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Cover-Up Democracy of Burma

Rangoon, Burma: Myanmar announced on Monday that it is releasing 514 prisoners under a new amnesty that reportedly includes more than 80 political detainees and some foreigners.

The Information Ministry did not name the prisoners, so it was unclear how many political detainees were among them, yet more than 80 had so far been identified by fellow activists at the time of publication.

The amnesty announcement came the same day that Human Rights Watch (HRW) urged Burma’s government to immediately release all remaining political prisoners and lift travel and other restrictions on those who have already been freed. At least 300-500 political detainees are believed to remain behind bars.

The New York-based group also asked that independent international monitors be allowed access to prisons to allow a full accounting of all remaining political prisoners.

The government of President Thein Sein has made freedom for political prisoners a centerpiece of its reform policies, seeking international favor after almost five decades of repressive army rule. Earlier amnesties helped convince Western nations to ease sanctions they had imposed against the previous military regime.

The latest release comes a week before Thein Sein is to travel to New York to attend the United Nations General Assembly. The ministry said the prisoners were released so they can participate in nation-building, and to help maintain friendly ties with neighboring countries.

“If the release of these prisoners is just because of the trip to the US then that is not a good reason,” added Tate Naing. The Burmese government only usually offers an amnesty for prisoners to mark special national celebrations and religious events.

Pro-democracy leader Aung San Suu Kyi’s party had estimated that around 330 political detainees remained jailed in Burma, officially called Myanmar.

In July, the government granted an amnesty to 80 prisoners including more than 20 political detainees.

“While another prisoner amnesty is welcome in principle, like everyone else we’re left waiting to see the list before we assess how many political prisoners are included, what it means and how significant it is,” Phil Robertson, deputy director of the Asia Division of HRW, said in a statement.

“The problem is there is a lack of transparency from the Burma government about who is a political prisoner, where they are, and how many are left—and to date, our recommendation that the Burma government work with the international community to devise a clear and transparent process to access, assess and immediately release political prisoners has fallen on deaf ears,” he said.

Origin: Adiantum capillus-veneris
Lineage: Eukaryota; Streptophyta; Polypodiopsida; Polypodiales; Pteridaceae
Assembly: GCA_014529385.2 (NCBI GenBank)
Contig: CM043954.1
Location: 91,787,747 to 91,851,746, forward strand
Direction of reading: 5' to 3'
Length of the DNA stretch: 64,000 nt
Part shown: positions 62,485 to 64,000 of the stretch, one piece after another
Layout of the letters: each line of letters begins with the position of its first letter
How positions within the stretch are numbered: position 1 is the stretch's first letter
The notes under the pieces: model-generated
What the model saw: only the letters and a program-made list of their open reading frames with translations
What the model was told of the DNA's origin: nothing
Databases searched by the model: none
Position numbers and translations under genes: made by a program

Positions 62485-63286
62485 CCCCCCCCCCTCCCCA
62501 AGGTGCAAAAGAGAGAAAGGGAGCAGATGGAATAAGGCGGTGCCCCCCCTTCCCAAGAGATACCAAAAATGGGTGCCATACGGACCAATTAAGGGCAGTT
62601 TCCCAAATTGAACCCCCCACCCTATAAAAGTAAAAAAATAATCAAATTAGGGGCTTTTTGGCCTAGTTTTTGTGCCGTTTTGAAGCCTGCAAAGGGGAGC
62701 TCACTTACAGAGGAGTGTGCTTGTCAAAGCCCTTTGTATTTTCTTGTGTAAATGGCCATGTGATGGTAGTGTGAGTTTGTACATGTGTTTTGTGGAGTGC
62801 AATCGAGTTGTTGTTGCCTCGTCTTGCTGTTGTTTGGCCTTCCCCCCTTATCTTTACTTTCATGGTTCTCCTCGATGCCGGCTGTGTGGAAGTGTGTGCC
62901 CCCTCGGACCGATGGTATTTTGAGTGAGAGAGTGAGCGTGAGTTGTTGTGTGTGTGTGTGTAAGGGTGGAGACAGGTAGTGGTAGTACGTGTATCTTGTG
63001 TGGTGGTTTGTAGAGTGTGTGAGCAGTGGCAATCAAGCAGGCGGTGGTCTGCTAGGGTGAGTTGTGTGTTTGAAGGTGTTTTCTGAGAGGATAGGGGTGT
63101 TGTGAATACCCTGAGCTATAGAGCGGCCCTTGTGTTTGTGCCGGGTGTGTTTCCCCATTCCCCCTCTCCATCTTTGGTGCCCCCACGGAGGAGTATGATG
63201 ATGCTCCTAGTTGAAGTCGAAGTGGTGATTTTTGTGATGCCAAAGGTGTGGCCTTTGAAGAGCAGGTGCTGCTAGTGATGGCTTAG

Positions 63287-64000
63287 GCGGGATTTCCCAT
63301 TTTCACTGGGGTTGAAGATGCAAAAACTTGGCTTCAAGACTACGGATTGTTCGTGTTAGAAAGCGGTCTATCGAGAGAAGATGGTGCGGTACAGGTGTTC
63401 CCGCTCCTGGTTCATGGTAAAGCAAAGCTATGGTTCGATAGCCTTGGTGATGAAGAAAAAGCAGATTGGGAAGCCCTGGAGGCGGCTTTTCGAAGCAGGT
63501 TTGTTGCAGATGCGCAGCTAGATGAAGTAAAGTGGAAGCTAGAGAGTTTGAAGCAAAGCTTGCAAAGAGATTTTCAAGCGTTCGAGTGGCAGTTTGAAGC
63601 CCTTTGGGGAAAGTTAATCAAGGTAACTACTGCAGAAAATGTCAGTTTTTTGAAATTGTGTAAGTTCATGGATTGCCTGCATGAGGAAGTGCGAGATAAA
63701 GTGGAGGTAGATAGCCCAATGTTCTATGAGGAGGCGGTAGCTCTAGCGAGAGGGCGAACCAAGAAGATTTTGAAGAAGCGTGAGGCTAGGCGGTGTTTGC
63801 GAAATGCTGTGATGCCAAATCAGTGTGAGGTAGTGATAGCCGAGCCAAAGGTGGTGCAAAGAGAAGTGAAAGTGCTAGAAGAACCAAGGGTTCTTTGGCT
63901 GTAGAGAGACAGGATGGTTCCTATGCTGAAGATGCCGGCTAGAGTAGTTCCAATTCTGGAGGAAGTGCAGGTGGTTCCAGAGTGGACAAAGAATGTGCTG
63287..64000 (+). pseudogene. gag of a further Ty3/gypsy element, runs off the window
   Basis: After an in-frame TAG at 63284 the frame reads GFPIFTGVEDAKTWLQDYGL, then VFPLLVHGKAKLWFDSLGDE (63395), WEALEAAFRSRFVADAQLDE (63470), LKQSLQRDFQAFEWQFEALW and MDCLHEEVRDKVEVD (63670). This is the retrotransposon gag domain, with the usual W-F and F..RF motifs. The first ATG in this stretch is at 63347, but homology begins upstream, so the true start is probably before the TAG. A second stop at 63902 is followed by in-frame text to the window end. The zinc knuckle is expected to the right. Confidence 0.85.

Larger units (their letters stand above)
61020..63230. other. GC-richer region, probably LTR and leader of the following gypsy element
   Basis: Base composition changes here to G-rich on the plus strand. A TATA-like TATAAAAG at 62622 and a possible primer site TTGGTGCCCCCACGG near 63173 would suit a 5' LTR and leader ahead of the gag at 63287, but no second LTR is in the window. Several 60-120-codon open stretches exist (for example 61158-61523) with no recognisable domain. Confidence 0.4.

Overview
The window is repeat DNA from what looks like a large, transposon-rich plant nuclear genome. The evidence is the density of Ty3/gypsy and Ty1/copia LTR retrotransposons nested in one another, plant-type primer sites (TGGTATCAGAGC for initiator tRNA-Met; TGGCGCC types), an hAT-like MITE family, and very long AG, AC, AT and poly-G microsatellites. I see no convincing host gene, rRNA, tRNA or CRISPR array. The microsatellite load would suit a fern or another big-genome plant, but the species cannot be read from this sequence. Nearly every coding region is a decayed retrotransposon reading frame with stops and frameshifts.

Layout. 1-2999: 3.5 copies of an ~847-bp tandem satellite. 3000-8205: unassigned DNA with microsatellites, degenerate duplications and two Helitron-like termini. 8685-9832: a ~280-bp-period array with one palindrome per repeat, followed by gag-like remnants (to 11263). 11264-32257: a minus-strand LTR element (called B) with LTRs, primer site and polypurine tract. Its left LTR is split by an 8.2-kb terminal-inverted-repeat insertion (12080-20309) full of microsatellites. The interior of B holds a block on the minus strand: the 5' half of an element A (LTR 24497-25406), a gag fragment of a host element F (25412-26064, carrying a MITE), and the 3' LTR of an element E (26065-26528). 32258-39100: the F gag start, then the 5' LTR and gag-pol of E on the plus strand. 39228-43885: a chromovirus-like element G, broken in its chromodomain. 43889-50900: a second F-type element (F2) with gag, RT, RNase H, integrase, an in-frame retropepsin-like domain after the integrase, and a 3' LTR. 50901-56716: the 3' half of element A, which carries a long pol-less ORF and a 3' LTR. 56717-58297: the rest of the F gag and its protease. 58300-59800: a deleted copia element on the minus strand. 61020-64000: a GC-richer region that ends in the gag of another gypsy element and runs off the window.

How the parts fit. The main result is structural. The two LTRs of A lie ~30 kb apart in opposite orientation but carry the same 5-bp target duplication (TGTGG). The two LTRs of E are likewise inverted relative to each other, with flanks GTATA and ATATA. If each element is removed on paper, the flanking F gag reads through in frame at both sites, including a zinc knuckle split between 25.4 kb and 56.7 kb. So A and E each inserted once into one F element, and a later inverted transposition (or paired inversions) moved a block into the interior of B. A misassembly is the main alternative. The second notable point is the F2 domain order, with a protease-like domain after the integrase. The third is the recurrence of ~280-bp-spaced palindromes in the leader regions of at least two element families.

The group said the Home Affairs Ministry “has refused to issue passports to many former political prisoners, including democracy and human rights activists, public interest lawyers, and journalists.” Some have also been prevented from resuming their university studies, it added.

Journalists who are no longer officially banned from entering Burma are also still not able to get visas to enter the country despite president Thein Sein’s government is claiming to have a democratic transforming country, according to a veteran journalist who spent more than two decades on a government blacklist.

Bertil Lintner, a Swedish journalist who has covered Burma for decades, said that his own attempts to return to the country since being taken off the blacklist at the end of last month have so far yielded no results.

“In the beginning they replied to my emails, but the only thing they said was that the application was on the minister’s desk. Then they even stopped replying to my emails,” said Lintner.

He added that four other journalists he knows have met with a similar response, despite being taken off the blacklist.

Lintner said that he has actually applied three times since the new quasi-civilian government introduced reforms early last year: once last December, and twice in August of this year, including once after the government released a list of names of those no longer banned from entering on Aug. 30.

The Thailand-based journalist, who has written several books on Burma and other Asian countries, was first put on the blacklist in 1985.

The government first announced on Aug. 28, 2012 that it was removing more than 2,000 names from its list of 6,000 foreign and Burmese nationals regarded by the former military junta as potential threats to state stability.

Among the foreigners were journalists Denis Gray of The Associated Press, Andrew Marshall of Reuters, veteran British journalist John Pilger and former CNN anchorman Riz Khan.

Marshall, who was detained and deported in 2008 for secretly reporting on Cyclone Nargis, previously told The Irrawaddy that he was interested in finding out who the thousands of others still on the blacklist are.

Despite recent reforms under the administration of President Thein Sein, critics note that the government continues to restrict basic freedoms.

Last weekend, Min Ko Naing, a prominent former political prisoner, canceled a planned trip to the US to receive an award to show solidarity with more than a dozen fellow activists whose applications for passports had been denied.


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